http://www.kaizerpowerelectronics.dk - Tesla coils, high voltage, pulse power, audio and general electronics

Offline oneKone

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Re: How to machine end-caps for secondary coil
« Reply #4 on: May 02, 2018, 03:01:13 PM »
would "casting" epoxy end-caps into the secondary be an option?  Or maybe cut some plywood discs and glue/polyurethane in place as a cheaper alternative.
« Last Edit: May 02, 2018, 03:03:11 PM by oneKone »

Offline Mads Barnkob

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Re: How to machine end-caps for secondary coil
« Reply #5 on: May 02, 2018, 03:31:18 PM »
would "casting" epoxy end-caps into the secondary be an option?  Or maybe cut some plywood discs and glue/polyurethane in place as a cheaper alternative.

Plywood with a good amount of epoxy/polyurethane would properly be just as fine as many other solutions. But I would not use a bare wood disc due to higher risk of carbon tracking.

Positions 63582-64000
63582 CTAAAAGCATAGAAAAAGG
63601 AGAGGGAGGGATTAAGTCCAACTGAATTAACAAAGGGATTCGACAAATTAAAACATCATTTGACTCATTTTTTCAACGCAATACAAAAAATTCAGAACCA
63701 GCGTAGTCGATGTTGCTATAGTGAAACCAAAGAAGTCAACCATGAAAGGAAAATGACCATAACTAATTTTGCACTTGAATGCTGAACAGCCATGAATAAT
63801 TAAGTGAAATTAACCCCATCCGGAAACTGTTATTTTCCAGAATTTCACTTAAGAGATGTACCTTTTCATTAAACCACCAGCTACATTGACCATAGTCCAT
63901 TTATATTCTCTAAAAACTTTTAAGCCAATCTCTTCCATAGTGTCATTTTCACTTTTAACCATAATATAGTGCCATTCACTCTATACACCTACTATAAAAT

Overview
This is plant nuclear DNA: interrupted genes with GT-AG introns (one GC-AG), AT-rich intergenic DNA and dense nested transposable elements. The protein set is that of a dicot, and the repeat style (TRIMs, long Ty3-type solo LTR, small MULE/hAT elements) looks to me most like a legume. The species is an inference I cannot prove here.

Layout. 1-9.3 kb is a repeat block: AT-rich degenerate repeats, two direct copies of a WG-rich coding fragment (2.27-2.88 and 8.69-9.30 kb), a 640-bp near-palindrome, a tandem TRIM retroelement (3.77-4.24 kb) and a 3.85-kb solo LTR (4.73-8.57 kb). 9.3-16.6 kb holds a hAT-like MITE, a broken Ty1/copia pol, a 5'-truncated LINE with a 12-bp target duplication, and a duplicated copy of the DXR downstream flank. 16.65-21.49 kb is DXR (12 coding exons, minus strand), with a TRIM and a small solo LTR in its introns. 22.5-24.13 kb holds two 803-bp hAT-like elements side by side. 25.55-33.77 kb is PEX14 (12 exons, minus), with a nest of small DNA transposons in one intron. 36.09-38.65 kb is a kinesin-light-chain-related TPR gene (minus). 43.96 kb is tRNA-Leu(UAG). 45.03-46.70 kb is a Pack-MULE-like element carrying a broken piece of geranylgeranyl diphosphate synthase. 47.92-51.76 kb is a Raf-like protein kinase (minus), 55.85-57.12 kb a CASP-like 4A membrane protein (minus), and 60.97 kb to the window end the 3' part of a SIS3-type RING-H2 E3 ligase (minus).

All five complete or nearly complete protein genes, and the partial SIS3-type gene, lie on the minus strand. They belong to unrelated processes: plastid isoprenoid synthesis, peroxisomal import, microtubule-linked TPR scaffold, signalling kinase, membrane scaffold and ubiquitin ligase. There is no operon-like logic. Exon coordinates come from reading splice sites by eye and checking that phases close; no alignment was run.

http://www.kaizerpowerelectronics.dk - Tesla coils, high voltage, pulse power, audio and general electronics

Offline futurist

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Re: How to machine end-caps for secondary coil
« Reply #6 on: May 02, 2018, 07:33:49 PM »
Check out how I did it using cheap polyester resin for my 160 mm DRSSTC secondary
https://highvoltageforum.net/index.php?topic=78.msg349#msg349

Offline Nijin

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Re: How to machine end-caps for secondary coil
« Reply #7 on: August 04, 2018, 11:35:55 AM »
For my 200mm secondary, I used wooden disc at the ends and 4 3d printed disc of PLA in the tube